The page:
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The Impact of Brexit on UK Property Investments

Property Investments

When the Brexit process started, there was a whole lot of uncertainty in the UK property market. Buyers, investors and homeowners were not sure of what to expect in the future; will the price of property rise or fall? There was one thing on every investor’s mind, is now a good time to enter the market or is this the right time for a quick exit? Due to the uncertainty and the volatility around Brexit, there was certainly an impact on the stock market as well as the value of the pound. So, would Brexit impact the real estate market in the UK too? Here is what the experts have to say regarding the impact of Brexit on UK property investments.

Impact of Brexit on domestic jurisdiction

Legally speaking, the real estate laws in the UK are governed within domestic jurisdiction which means there was no interference per se with or without Brexit. All legal formalities and documentation requirements, be it land ownership laws, rental laws, stamp duty land tax, land registration laws or even mortgage approvals and interest rates have remained essentially unaffected by the Brexit deal. So, be it estate agents in Doncaster, homeowners in London or property investors in Leeds, they were not impacted by Brexit. Technically, the increasing rate of inflation in the UK, the impact of rising property prices and the increase in living costs will play a larger role when we talk about their impact on property investments in the UK, as opposed to the impact of Brexit.

The impact of Brexit on overseas investments

In fact, the devaluation of the UK sterling actually made property investments in the UK a lot more attractive and more affordable, especially for overseas buyers and investors. While some investors were still waiting to figure out the longer impact of Brexit on the UK property market, many buyers and overseas investors took their chance by investing in the property market in hope of earning a hefty profit in the short term. In fact, before Covid-19 hit, the number of investments that were pouring into the UK had reached a record high. A majority of investors that were interested in investing in the UK property market post the Brexit deal were actually from the Gulf and the Middle East. This was essentially due to the weaker level of the Sterling coupled with pent-up buyer demand, and of course, the prediction that property prices in the UK were set to rise in the coming years.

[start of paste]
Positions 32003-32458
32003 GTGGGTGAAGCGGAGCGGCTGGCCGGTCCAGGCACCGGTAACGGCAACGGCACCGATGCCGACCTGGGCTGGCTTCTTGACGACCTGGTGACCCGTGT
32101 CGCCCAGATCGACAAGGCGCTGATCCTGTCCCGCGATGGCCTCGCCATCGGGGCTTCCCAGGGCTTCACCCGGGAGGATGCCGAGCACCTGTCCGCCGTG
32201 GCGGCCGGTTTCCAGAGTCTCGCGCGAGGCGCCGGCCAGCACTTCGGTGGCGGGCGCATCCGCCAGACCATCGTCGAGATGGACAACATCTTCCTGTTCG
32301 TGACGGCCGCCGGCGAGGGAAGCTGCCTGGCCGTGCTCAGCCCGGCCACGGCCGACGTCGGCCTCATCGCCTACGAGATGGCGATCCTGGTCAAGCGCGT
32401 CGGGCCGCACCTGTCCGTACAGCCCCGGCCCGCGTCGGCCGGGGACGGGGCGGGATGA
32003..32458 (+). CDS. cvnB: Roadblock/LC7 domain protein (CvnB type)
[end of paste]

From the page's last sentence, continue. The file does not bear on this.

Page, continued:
The impact of Brexit on supply and demand

Once the Brexit deal went through, several EU citizens decided to quit their jobs in the UK and take up a job elsewhere in Europe. Due to this, there was suddenly a large supply of flats, homes, penthouses and townhouses, some of which were being sold at relatively affordable prices. Many EU workers who were staying in the UK as tenants also left, which suddenly meant an increase in the supply of rental properties. Despite this, after the whole process of Brexit was complete, we saw a sharp increase in the demand for properties in the UK and the supply could not keep up which eventually led to an increase in property prices.

The impact of Brexit and Covid-19      

As of now, market experts are predicting that the UK will become one of the fastest-growing economies in all of Europe in just 5 years. With an influx of development projects, a large number of upcoming residential buildings and the UK government’s multiple attempts to boost the UK economy, it is safe to say that real estate in the UK will be booming in the coming years. In fact, cities in the UK such as Leeds, Manchester, Birmingham and Newcastle are going to become some of the most sought-after areas to invest in, by local and international buyers alike. A market survey also found that due to the lockdown that was enforced in the UK during the Covid-19 pandemic, there was an excess of £100 billion in savings which led to an increase in spending once the lockdown was lifted. As we have seen, there was a sudden increase in buyer demand once the lockdown lifted and the average price of property in the UK rose by a whopping 10 per cent from November 2021 to November 2022.

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